I just saw this article / announcement on the Sweeping Zen website. My old friend Lew Richmond gave transmission to two of his students. What I noticed was how this event was described and how it was held. The Zen transmission story is clearly changing in the west - there is no longer one orthodox story about the transmission and the lineage.
I am including the full article below. But here are a few things that struck me.
First, their lineage has 127 "ancestors." Clearly, this is not the standard list of the myth of the direct "unbroken" line. It includes many other names of teachers not in any direct lineage, women -- did any of the major lineages have any women in them? I think not..... so Lew added all kinds of bodhisattvas, names of Buddhas and teachers from different Zen paths - so the list is really one of recognition and gratitude, not to be taken literally. Also, Kuznan, who is receiving transmission and writes the article, rightly points out that the lineage is both a treasure and a fiction. He also notes that Zen is full of contradictions.
I appreciate the openness and honesty of these insights and the lack of the demand for orthodoxy, for false certainly, for blind faith. Now I think we need to drop the word "transmission" and let it be more of a simple kind of recognition or certification - with a clarity that also does not include grandiosity or unnecessary amplification and enchantment. Keep it simple. Keep it honest. Keep it human. As Claude Dalenberg talked about transmission in something I posted some months back.
Dharma transmission of Kuzan Peter Schireson and Rinso Ed Sattizahn
By Kuzan Peter Schireson
I’ve just completed Dharma Transmission, along with my Dharma brother, Rinso Ed Sattizahn. The transmission process overflows with gratitude for the lineage of Zen ancestors and their devotion to practice and teaching. Every day, I’ve voiced their names, offered incense, and bowed to them. One hundred twenty-seven ancestors who represent the lineage from before Shakyamuni Buddha to me. I say “represent” knowing the lineage is both a treasure and something of a fiction. Until recently no women were included. That was a big mistake. Now they are. The list stands for the innumerable bodhisattvas – priests and lay, teachers and students, men and women – who’ve kept the Dharma flame burning so everyone can benefit.
The human-ness of it is striking. It has occurred to me more than once that all one hundred twenty-seven named ancestors could actually fit in Empty Nest Zendo. Sometimes, standing at the altar, I’ve conjured them up in my mind. I’ve imagined them sitting on our cushions and chairs. Imagining what each might look like as I say his or her name and bow. Raggedy robes with fleas. Beautiful robes with gold thread. Scraggly beards. Bad teeth. Cranky. Beatific. Irritable. Loving. In other words: people. It’s very encouraging.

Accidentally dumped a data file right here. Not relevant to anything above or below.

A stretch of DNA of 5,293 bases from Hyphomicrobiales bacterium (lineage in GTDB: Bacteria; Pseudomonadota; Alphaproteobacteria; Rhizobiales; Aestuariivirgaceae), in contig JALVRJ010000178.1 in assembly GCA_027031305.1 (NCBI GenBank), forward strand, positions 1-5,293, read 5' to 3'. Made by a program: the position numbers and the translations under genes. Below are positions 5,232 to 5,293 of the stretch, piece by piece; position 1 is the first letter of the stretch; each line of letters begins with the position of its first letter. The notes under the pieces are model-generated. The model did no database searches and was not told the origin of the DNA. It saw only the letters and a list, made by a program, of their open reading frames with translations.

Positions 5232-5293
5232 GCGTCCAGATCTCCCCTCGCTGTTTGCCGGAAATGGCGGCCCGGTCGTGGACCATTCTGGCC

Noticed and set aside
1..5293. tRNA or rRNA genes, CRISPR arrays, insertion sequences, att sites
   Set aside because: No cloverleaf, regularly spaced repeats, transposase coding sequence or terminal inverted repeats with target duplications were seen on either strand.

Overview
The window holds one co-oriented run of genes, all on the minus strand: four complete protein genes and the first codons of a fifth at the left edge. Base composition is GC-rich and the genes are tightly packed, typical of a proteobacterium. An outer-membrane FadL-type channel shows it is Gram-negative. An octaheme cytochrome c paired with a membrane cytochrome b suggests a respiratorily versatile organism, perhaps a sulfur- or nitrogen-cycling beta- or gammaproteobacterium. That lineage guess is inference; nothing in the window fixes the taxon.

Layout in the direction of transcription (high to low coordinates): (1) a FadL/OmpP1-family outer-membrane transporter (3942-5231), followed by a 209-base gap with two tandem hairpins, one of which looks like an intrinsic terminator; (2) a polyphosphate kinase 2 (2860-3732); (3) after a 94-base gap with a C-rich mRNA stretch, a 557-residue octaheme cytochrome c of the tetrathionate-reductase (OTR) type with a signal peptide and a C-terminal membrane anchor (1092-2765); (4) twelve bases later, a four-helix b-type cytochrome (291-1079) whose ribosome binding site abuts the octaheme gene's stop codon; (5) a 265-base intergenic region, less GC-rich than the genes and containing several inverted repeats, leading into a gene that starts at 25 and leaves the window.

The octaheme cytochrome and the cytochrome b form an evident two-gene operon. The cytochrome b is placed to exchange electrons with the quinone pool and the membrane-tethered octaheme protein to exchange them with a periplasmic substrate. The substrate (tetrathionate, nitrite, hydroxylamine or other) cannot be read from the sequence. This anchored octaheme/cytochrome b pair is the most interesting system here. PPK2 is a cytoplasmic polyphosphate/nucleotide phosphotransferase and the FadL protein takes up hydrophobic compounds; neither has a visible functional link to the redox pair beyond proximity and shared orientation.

Zen is full of contradictions, including the understanding that contradictions aren’t really as contradictory as we think. One contradiction is that we’re all completely responsible for ourselves and at the same time completely dependent – or more correctly “interdependent” – on everyone else. It’s the same with our teachers. No particular teacher is necessary or sufficient, but every one is essential. I’ve had a handful of teachers – both Japanese and American: Joshu Sasaki Roshi was the first (athough very briefly), followed by Shunryu Suzuki Roshi, Sojun Mel Weitsman Roshi, and Keido Fukushima Roshi. Importantly, my wife Myoan Grace Schireson has been a kind of big sister for me in the Dharma and auxiliary teacher. And Zoketsu Norman Fischer has been an inspiration as well.
Chikudo Lew Richmond ordained me as a priest and completed my transmission. I’ve worked closely with Lew for about five years now, so there’s lots to thank him for, but the one thing I must say is this: if it not for Lew, I really don’t know if I would have ordained as a priest and completed my training in the Suzuki Roshi lineage. His kindness, insights, and Vimalakirti style of embodying the Dharma encouraged me to deepen my practice in ways I hadn’t envisioned. He helped me understand that ordaining as a priest was not about robes, the outward formalities, or the archetypal aura that I associated with the role. That the essence of priest practice was the practice of love and compassion, from the inside out. I came to understand that I could ordain, practice, and teach as myself. For that I am deeply and especially grateful.